Tensions rise in the jittery nation as 19 people including military personnel are injured in a bus explosion
Former Sri Lankan president Mahinda Rajapaksa waves to supporters on Feb. 12 after his party's victory in local elections. (Photo by Ishara Kodikara/AFP)
Fears are mounting, including among religious leaders, that Sri Lanka's political crisis could bring about an economic downturn and halt delicate reconciliation efforts between the Sinhalese and the minority Tamils in the nation's fragile post-war peace.
Those fears were confirmed when 19 people, including 12 army and air force personnel, were injured in a pre-dawn explosion on a bus, the military said without ruling out a terror angle.
The explosion took place around 5.45am on Feb. 21 in the Kahagolla area of Diyatalawa when the bus was en route to the military base town of Diyatalawa from the northern peninsula of Jaffna. The bus was heavily damaged and the injured were hospitalised.
"The explosion cannot be ruled out as an act of terrorism as yet. An explosive substance inside the bus may have been the cause. The cause can be ruled out only after the government analyst inspects the scene," an army spokesman was quoted as saying by the Daily Mirror.
Sri Lanka is facing political turmoil after President Maithripala Sirisena's party was thrashed in local elections by his predecessor and bitter rival Mahinda Rajapaksa but he has resisted opposition calls for a fresh general election as his term has two years left.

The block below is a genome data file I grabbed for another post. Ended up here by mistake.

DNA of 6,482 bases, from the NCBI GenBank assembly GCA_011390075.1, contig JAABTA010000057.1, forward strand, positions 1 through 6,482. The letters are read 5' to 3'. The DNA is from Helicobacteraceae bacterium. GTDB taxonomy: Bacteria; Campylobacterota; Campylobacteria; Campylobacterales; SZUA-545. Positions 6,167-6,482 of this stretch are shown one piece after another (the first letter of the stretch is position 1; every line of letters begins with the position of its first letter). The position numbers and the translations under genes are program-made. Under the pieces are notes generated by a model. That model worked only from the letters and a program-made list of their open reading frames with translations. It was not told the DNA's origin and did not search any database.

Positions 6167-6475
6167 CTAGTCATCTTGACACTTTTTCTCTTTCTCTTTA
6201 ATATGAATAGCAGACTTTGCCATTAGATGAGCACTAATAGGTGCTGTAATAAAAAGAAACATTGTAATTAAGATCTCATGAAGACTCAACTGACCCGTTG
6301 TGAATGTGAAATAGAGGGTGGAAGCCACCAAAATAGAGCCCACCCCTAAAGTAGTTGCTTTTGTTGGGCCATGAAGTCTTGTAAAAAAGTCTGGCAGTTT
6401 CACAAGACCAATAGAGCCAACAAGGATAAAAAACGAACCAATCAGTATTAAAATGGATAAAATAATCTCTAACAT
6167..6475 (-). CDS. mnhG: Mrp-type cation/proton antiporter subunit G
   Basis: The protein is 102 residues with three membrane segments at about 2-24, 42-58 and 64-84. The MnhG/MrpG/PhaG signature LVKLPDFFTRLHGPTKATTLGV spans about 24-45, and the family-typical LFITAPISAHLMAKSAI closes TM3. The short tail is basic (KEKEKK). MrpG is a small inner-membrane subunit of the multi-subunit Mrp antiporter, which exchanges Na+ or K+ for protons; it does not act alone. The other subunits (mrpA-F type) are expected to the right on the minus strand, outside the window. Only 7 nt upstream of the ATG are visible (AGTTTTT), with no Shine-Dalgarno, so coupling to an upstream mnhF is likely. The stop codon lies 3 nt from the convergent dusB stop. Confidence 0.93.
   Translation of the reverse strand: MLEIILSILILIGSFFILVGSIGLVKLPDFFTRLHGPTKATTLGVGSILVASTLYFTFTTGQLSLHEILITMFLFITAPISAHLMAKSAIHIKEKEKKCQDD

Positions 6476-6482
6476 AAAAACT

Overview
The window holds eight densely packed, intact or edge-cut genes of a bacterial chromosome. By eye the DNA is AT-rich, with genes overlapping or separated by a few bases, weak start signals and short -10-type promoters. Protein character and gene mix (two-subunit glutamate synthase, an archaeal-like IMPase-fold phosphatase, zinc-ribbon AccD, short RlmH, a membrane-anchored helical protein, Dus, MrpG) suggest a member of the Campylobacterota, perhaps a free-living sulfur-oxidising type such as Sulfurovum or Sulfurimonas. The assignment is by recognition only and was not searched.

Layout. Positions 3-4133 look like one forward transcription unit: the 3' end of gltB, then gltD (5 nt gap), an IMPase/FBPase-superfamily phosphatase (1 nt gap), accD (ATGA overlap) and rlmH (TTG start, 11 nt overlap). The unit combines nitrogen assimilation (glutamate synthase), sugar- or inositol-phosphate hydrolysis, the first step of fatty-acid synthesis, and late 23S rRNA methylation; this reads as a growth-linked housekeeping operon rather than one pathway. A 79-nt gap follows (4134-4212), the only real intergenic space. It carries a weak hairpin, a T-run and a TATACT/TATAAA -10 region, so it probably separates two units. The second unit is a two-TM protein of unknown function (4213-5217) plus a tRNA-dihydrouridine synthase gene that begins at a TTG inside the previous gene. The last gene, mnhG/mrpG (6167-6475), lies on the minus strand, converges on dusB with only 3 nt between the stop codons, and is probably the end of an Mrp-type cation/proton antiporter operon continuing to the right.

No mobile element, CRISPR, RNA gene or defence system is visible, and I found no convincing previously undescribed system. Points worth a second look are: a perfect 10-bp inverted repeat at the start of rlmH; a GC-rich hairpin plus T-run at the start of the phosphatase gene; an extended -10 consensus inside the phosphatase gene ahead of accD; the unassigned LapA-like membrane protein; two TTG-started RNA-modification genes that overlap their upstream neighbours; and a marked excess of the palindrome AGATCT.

The country's two ruling parties said on Feb. 21 that they would continue their national unity government.
Prime Minister Ranil Wickremesinghe's center-right United National Party (UNP) and Sirisena's center-left Sri Lanka Freedom Party (SLFP) were routed by a party backed by former president Rajapaksa, plunging the government into crisis.
Rajapaksa, who crushed the Tamil Tiger rebels in a 26-year civil war before he was ousted in 2015, called for parliament to be dissolved and a snap election to be held.
Since the Feb. 11 vote, Sirisena has been in talks with Wickremesinghe's party as well as opponents led by Rajapaksa on forming a new government.
Buddhist monk Thibbatuwawe Sri Sumangala Thera of the Malwatta Chapter warned that the political situation is obstructing cohabitation and reconciliation among the people.
"Fulfil the pledges given at the 2015 presidential election and general election," said the monk in a letter to the president and the prime minister.
"If the confusion after the local government elections continues, the collapse of the state administration and an economic downturn are inevitable and all the parties should work together to avoid such an outcome."
Cardinal Malcolm Ranjith, archbishop of Colombo, said political parties should stop fighting and unite with the president to solve problems.
He said Sirisena, who had the people's mandate to rule the country for five years, should be supported by all parties to continue for the rest of his term.
"At this moment politicians of all parties should shed their differences and unite to solve the current issues. The chief prelate of the Malwatta Chapter made a clear appeal on this, and similarly we too want to make the same appeal," Cardinal Ranjith said.
All political parties must unite behind Sirisena, he added.
"We are working on the motion passed in parliament and we have not rescinded it. And I don't think there is a need to cancel that," Wickremesinghe told parliament, referring to the motion passed by the two parties in September 2015 to form the national government.
The secretary of Sirisena's party, Fisheries Minister Mahinda Amaraweera, also said the agreement between the two parties to work together still stood and had not been withdrawn.
Analysts said the remarks from the parties eased the negative sentiment over a possible change of government.
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